Are There Project Managers in Agile?

I recently responded to a question “Are there project managers in Agile?” It’s a good question and it comes up often so I thought I would share the answer here in my blog. There’s actually a lot of “project management” going on in an Agile project, but it’s a different kind of “project management” and you may not find anyone at the team level in an Agile project with the title of “Project Manager”.

Are there project managers in Agile?

What is “Project Management”?

Here’s a definition of “project management” that I copied from a Quora discussion forum I participate in:

“Project management is the discipline of planning, organizing, securing and managing resources to bring about the successful completion of specific project goals and objectives within the time, cost, scope and other relevant constraints”

That’s a fairly well-established definition of what “project management” is that hasn’t changed significantly since the 1950’s and 1960’s at least.  In fact, it is so well-established that many people see that as the only way to do project management and don’t even recognize Agile as a form of project management at all.

What’s wrong with that definition?

There have been many projects that have met their cost and schedule goals for delivering well-defined requirements yet failed to deliver a sufficient level of business value to offset the costs of the project.  That happens frequently in situations where there is a high level of uncertainty and risk associated with attempting to totally define the project requirements in detail prior to the start of the project. When you attempt to force-fit all projects to a traditional, plan-driven project management approach, you’re openly inviting failure if there is a high level of uncertainty in the project.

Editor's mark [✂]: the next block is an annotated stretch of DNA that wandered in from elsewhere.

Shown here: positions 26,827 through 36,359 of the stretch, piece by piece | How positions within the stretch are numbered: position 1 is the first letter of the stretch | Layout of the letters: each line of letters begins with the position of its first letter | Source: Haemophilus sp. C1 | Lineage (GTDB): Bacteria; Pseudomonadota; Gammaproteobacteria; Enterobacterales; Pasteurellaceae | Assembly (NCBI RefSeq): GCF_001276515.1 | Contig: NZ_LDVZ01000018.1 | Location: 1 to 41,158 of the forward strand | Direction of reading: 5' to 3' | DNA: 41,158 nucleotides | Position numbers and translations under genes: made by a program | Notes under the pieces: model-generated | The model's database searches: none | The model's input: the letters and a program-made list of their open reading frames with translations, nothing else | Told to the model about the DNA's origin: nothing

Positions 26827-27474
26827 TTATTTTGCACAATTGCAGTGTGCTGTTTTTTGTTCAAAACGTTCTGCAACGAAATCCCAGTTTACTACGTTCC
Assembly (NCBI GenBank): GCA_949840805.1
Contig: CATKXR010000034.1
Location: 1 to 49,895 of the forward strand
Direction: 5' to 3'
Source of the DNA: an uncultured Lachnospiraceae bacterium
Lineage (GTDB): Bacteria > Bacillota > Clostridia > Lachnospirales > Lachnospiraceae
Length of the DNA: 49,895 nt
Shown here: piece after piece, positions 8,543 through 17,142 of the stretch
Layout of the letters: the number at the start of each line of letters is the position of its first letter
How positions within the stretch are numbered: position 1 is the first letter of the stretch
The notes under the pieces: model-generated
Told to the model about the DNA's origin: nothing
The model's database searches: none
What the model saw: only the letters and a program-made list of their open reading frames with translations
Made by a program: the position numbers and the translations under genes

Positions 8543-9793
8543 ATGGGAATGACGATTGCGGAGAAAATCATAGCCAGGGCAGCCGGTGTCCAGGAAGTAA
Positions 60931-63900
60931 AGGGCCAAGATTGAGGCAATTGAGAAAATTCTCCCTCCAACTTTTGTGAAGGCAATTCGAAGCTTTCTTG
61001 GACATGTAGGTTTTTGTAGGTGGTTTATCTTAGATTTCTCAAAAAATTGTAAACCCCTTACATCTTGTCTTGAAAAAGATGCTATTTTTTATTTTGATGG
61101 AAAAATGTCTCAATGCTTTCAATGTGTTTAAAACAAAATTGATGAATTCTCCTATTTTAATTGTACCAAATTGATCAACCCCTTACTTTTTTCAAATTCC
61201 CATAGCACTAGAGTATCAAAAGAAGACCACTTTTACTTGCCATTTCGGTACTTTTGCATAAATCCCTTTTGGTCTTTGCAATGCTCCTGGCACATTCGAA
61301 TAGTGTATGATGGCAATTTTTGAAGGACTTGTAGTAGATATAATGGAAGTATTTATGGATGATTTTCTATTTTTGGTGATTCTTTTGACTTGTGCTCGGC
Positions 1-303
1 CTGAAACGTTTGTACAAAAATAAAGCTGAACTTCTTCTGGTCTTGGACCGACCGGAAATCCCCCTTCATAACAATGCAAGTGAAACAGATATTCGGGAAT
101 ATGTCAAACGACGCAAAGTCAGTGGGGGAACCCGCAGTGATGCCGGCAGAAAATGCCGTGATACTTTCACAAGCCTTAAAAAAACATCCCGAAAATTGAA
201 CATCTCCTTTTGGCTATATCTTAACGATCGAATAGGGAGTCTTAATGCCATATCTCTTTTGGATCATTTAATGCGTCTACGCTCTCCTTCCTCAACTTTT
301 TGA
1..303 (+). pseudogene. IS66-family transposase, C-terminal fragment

What Does a Broader Vision of “Project Management” Look Like?

What’s needed is to adopt a broader view of “project management” that is focused on producing value  and not simply meeting cost and schedule goals for well-defined requirements.  (Meeting cost and schedule constraints may be one component of value that the project produces but not the only component) That’s the challenge for project managers of the future. Project Managers of the future need to be able to take on a project with fairly broadly-defined objectives in a dynamic and uncertain environment and develop a solution to meet those objectives using whatever blend of traditional plan-driven project management and Agile principles and practices makes sense for that situation.

I recognize that is an ambitious vision and it will be difficult to achieve for many project managers to achieve but I think the survival of the project management profession depends on it. In the not-too-distant future, project managers who only know how to manage projects using a traditional, plan-driven approach to project management will become dinosaurs in many industry and application areas, in my opinion.

What is Needed to Get There?

PMI is moving slowly in that direction. The creation of the PMI-ACP certification at least recognizes Agile is important for project managers to understand but it doesn’t go far enough in my opinion – Agile and traditional, plan-driven project management are still treated as separate and independent domains of knowledge with little or no integration between the two and it is left completely up to the individual project manager to figure out how to put the two approaches together.